-Dave
1 member likes this
by DMadigan
DMadigan
You need a link image to an file. Left mouse click on the picture in flickr, in the lower right there is a down arrow (download this photo). Click on that. When the picture comes up, select a size (medium is good), then right mouse click on the picture. A menu comes up. The forth line down is "Copy image link". Selelct that then in Britbike use the picture icon. It will bring up a window. Paste the image link there.
[Linked Image from live.staticflickr.com]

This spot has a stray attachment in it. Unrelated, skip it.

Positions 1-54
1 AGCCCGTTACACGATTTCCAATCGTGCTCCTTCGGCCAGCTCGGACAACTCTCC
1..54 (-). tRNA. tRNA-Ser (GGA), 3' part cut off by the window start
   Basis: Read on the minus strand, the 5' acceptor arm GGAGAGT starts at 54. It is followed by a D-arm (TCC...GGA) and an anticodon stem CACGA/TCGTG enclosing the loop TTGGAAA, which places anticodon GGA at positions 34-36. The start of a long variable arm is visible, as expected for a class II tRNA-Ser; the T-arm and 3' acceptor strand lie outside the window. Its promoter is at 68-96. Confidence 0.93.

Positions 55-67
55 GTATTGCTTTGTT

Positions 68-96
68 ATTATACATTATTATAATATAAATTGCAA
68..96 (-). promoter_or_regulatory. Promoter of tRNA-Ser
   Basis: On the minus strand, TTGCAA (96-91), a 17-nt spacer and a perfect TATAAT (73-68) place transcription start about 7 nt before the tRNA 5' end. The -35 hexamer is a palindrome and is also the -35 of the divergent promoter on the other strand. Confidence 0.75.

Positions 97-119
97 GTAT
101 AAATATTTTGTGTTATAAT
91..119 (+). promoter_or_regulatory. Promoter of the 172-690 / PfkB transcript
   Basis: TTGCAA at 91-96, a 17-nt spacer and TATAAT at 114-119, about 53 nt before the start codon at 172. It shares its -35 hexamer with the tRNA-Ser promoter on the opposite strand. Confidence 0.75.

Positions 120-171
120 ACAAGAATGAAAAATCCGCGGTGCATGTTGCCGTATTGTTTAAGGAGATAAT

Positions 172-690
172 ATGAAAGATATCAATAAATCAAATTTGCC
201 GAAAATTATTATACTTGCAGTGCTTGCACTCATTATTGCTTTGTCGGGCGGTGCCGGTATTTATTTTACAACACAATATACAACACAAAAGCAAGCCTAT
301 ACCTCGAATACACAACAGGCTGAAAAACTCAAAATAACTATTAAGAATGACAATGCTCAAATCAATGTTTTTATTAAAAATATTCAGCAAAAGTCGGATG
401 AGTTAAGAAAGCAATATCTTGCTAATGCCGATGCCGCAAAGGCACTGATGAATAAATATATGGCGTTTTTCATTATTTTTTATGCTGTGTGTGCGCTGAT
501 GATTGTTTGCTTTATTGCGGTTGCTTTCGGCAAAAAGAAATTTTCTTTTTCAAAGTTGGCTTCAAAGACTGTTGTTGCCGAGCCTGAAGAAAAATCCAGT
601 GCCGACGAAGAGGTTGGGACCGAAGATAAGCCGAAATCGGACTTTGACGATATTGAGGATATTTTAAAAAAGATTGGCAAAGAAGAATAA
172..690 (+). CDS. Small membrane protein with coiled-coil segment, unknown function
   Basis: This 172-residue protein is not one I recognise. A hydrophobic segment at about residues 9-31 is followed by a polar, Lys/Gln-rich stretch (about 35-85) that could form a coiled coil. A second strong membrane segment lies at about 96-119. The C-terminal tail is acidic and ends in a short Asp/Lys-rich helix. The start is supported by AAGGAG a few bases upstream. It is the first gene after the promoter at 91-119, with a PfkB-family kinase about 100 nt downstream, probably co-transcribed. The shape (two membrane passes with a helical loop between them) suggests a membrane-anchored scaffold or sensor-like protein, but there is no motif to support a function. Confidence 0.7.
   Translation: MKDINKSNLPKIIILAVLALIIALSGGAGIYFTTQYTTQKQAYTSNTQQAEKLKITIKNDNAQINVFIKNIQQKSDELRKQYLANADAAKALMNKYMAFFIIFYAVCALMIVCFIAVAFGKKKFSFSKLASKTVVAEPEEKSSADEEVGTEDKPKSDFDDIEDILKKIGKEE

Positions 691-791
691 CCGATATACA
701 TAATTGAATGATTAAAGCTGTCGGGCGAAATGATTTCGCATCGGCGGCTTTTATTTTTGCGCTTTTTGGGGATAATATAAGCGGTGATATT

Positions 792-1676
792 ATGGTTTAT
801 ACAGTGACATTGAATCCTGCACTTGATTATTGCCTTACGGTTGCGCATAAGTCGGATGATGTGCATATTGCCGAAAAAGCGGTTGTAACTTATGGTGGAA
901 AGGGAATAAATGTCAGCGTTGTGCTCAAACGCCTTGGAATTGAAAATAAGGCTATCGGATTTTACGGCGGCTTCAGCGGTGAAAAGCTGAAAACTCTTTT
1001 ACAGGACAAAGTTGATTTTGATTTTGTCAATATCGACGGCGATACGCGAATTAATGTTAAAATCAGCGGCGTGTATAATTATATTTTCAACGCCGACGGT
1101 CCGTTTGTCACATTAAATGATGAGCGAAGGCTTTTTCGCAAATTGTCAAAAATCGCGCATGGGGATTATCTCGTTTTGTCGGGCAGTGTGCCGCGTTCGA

1 member likes this
by NickL
NickL
It's more likely that the clutch has spun on the shaft at some time looking
at the keyway and the taper.
Nice round dogs on mainshaft 2nd too.
1 member likes this
by NickL
NickL
Originally Posted by Allan G
The 68 cam plates have it, the ones that followed don’t need it. But if you fit the bridge or a 68 style cam plate into an oif then you’ll also need to grind away some of the casting inside the box To clear the bridge

You should check any of the camplates for full clear movement, later plates in early engines are also prone
to fouling. The best places to weld bridges is where 2nd and 3rd are selected, but only really required for racing.
The beezer 'fix' was rubbish, too thin and bent should be a solid strap just filed out enough to clear the fork roller.
1 member likes this